Northeastern Caboose Premium Instructions
Northeastern Caboose Premium Instruction Kit
The Northeastern caboose design was created by the Reading Company in the early 1920s as a reaction to proposed legislation requiring that cabooses operated on through freights in Pennsylvania be eight-wheeled and at least 24 feet long. The legislation was finally enacted in 1929, with the additional requirement that the caboose center sill be the equivalent of that on a forty-ton freight car. The design would prove to be quite popular outside of the Reading, with many other nearby railroads adopting the design for their own use. Over the years many Northeastern Cabooses changed hands and the number of railroads who owned them grew. Today, the Northeastern is one of the most popular cabooses in preservation at railroad museum and tourist railroads.
The term "Northeastern caboose" was never used by the railroads that owned cabooses of this design. The name was bestowed by railfans and model railroaders because the majority of the railroads who used them we're located in the Northeastern United States.
Our model of the Northeastern caboose has been careful researched and designed to stay as authentic to the real prototype as possible, and provide the best building experience to you. This is our first model to feature a fully detailed interior.
Our premium instruction kit contains the following:
1 professionally printed instruction book with full color instructions, part list, prototype information, and building tips.
5 Brickarms Mono Pods used in the underside brake details and handrails.
One complete set of Ball Bearing Wheel Sets (4 axles) with black bricks and wheels. Enough to build one car. These wheel sets come fully assembled, with ball bearings pre-installed in new LEGO® Technic bricks, custom sized axles to fit the bearings, washers to prevent wheels from rubbing the bricks and causing excess friction, and new LEGO train wheels.
Why use bearings? Because ball bearings provide excellent free rolling operation. Better than stock LEGO wheel sets. Less resistance means the rail car is easier to pull. And the easier a car is to pull the less strain on locomotives, and the more cars you can pull.
All you need to provide is the LEGO bricks from your own collection. Build the car in the color of your choice, or you can purchase decals to build the car in one of the following authentic railroad paint schemes bellow.
Decals Available for the North Eastern Caboose
The first of two paint schemes the Reading used for their Northeastern cabooses. No.90730 was the very first Northeastern caboose built.
The second of two paint schemes the Reading used for their Northeastern cabooses. No.94074 was the last Northeastern caboose built by the Reading.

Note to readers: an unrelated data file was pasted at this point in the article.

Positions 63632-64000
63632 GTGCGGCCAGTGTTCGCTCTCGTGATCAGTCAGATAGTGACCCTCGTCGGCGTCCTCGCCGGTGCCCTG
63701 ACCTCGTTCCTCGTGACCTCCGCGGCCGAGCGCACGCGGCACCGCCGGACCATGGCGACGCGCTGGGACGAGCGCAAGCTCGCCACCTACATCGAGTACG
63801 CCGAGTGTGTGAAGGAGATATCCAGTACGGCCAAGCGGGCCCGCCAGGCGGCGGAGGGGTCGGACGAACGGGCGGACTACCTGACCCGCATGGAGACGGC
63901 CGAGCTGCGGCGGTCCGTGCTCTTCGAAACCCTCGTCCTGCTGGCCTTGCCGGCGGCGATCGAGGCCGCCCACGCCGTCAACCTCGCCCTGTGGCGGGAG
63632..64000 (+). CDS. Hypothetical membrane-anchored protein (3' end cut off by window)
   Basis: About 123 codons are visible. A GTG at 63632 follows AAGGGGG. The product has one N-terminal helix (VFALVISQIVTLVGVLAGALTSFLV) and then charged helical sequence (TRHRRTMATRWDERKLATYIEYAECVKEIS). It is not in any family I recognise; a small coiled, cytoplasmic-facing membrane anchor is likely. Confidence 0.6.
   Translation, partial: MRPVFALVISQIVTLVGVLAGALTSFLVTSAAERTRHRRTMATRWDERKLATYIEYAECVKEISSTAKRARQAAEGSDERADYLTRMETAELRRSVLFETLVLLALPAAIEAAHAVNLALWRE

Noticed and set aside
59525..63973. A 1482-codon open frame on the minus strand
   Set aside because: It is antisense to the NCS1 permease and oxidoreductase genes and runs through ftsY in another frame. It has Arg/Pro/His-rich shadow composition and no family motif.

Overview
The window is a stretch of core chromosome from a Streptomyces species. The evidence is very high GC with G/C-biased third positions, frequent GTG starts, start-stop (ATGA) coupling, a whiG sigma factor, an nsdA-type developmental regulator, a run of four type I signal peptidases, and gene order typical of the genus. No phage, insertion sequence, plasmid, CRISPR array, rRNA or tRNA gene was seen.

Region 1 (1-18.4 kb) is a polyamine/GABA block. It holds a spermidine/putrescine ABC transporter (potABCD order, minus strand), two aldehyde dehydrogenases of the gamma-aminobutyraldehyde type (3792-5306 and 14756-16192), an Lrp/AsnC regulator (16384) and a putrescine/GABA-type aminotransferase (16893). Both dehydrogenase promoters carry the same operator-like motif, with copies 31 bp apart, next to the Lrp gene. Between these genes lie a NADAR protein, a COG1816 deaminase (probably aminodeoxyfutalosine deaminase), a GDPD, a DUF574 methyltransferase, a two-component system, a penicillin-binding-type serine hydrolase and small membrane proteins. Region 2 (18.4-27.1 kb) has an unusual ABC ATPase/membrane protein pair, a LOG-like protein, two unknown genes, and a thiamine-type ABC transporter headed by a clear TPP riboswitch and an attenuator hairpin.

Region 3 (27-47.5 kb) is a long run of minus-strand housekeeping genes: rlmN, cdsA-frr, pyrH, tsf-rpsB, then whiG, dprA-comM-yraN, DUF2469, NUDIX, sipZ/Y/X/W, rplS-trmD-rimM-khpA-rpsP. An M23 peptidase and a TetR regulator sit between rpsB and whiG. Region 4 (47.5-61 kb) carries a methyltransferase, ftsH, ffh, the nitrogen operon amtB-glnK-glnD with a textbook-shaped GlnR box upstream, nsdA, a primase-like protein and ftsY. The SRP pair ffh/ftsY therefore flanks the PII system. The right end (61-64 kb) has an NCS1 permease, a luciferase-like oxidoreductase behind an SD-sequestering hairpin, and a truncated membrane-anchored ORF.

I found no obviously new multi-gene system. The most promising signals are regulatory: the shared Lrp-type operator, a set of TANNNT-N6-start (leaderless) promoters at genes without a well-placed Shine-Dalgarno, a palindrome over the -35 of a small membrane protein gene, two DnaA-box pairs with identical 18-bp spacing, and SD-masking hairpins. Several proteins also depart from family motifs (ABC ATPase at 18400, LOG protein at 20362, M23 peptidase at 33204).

The Lehigh Valley began to build their Northeastern cabooses in 1939. The Lehigh’s NE Cabs wore numerous paint schemes over the years, but the “ROUTE OF THE BLACK DIAMOND” scheme was the first one they used.
The Central Railroad of New Jersey, while under Reading control, completed their first “northeastern” cabooses in 1942. This paint appearing in the 1970’s became known as the “Coast Guard” scheme because of its resemblance to the markings on US Coast Guard vessels.
The Western Maryland built its first “northeastern” cabooses in 1936. Built in four batches between 1936 and 1940, the WM would eventually own 105 Northeasterns, and this one caboose type would make up the entire WM fleet.
The second WM Northeastern caboose scheme, “Speed Letter” became the WM standard look in the late 1950s.
Introduced in the 1960s, the Western Maryland’s red, white, and black Caboose scheme has earned the “Circus” nickname by rail fans, perhaps due to it’s similarityis to clown makeup. The WM never officially used the name however.
After the C&O-B&O takeover of the Western Maryland in 1973, the Western Maryland Northeastern cabooses began to appear in the bright, Chessie System colors and to wander off-line onto B&O and C&O rails.
Conrail inherited many Northeastern cabooses when it was formed from several Northeastern US railroads in 1974. Conrail classed these as N4 and N4a, and to the delight of RR historians, stenciled the original railroad initials and caboose number in the upper right hand corner.
The Norfolk and Western Railway inherited 15 Northeastern style cabooses when it merged with the Pittsburgh & West Virginia Railway in 1964. The N&W quickly repainted them in it’s standard red caboose paint scheme of the time. Originally numbered 825 to 839, they were renumbered to 500825 to 500839 by the N&W.
The Norfolk and Western Railway’s 15 Northeastern style cabooses were classed C-19. The N&W’s blue caboose paint scheme began appearing in 1966. Originally this scheme called for the roof to be painted blue, later revisions saw some cars with aluminum painted roofs.
Model by Cale Leiphart, Instructions by Cale Leiphart and Glenn Holland
By purchasing these instructions, you agree not to sell, reproduce, or distribute these instructions. You also agree not to sell or distribute the model made from these instructions.
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